Seven Indicted in Connection with Gas Station Skimming Scheme
ALBANY, NEW YORK – Seven people have been indicted for a scheme in which they stole and used credit and debit card numbers of gas station customers in Albany, Broome and Montgomery Counties.
The announcement was made by United States Attorney Grant C. Jaquith; James N. Hendricks, Special Agent in Charge of the Albany Field Office of the Federal Bureau of Investigation (FBI); and Inspector in Charge Joseph Cronin, Boston Division, United States Postal Inspection Service (USPIS).
The three defendants arrested to date are:
- Joan Jesus Manso Dieguez, age 33, of Miami, Florida, charged with conspiracy to commit access device fraud and money laundering;
- Atnetys Ferreira, age 40, of Miami, charged with conspiracy to commit money laundering; and
- Hugo Hernandez, age 32, of Miami Lakes, Florida, charged with conspiracy to commit access device fraud and money laundering.
The charges in the indictment are merely accusations. The defendants are presumed innocent unless and until proven guilty.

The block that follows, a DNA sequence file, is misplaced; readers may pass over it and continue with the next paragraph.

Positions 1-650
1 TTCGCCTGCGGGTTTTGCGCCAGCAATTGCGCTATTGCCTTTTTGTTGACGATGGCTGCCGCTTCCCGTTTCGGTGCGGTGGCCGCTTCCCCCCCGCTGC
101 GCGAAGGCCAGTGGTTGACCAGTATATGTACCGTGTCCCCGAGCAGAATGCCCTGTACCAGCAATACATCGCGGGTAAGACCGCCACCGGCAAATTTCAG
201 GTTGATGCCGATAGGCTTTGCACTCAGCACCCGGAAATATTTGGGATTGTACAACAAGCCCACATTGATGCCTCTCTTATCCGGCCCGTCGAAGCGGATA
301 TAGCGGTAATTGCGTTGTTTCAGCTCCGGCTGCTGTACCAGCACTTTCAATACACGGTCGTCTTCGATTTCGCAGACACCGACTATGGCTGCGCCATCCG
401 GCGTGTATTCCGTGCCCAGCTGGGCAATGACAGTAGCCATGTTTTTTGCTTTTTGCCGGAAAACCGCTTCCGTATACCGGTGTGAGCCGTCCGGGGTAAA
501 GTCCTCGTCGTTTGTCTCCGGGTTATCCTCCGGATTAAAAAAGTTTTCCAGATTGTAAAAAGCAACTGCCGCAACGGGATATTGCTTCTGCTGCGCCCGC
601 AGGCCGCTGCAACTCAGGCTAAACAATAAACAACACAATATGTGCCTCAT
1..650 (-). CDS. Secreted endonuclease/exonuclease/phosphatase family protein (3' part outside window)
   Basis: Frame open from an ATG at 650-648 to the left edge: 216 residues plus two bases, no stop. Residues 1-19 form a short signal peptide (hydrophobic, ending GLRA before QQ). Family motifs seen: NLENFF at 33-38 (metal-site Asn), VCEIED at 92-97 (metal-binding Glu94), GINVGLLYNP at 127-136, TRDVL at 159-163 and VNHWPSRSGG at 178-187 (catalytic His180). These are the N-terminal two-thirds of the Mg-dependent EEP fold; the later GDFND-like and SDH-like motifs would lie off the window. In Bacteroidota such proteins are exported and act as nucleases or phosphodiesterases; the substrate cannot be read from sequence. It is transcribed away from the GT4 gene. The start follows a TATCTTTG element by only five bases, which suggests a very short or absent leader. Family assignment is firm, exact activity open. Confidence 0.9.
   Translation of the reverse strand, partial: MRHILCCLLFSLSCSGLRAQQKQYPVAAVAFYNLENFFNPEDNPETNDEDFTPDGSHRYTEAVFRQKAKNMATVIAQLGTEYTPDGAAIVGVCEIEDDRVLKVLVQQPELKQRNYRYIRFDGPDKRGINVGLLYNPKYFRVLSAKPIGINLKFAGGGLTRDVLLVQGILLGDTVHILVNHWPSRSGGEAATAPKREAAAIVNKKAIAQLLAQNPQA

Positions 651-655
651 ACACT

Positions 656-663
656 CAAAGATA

According to the indictment, from April 2016 through approximately December 2018, defendants conspired to build and install gas station skimming devices and install those devices inside gas pumps in Albany, Broome, and Montgomery Counties, so that they could steal credit and debit card data of gas station customers who used the “pay at the pump” function to purchase gasoline.
The defendants then used that data to create fraudulent debit and credit cards, which they or co-conspirators used to obtain money orders, gift cards, cash, and other merchandise. The indictment also alleges that five of the defendants conspired to engage in financial transactions with money orders and gift cards obtained through the scheme that were designed to conceal the source of the stolen funds, and obtain cash or transfer the value of the gift cards, using gift card exchange websites, to bank accounts controlled by the members of the conspiracy.
If convicted, Dieguez, Ferreira, and Hernandez each face up to 20 years in prison, and a fine of up to $500,000 or twice the value of the property involved in the money laundering conspiracy. A defendant’s sentence is imposed by a judge based on the particular statute the defendant is charged with violating, the U.S. Sentencing Guidelines and other factors.
This case is being investigated by the FBI and USPIS, and is being prosecuted by Assistant U.S. Attorneys Rick Belliss and Emily C. Powers.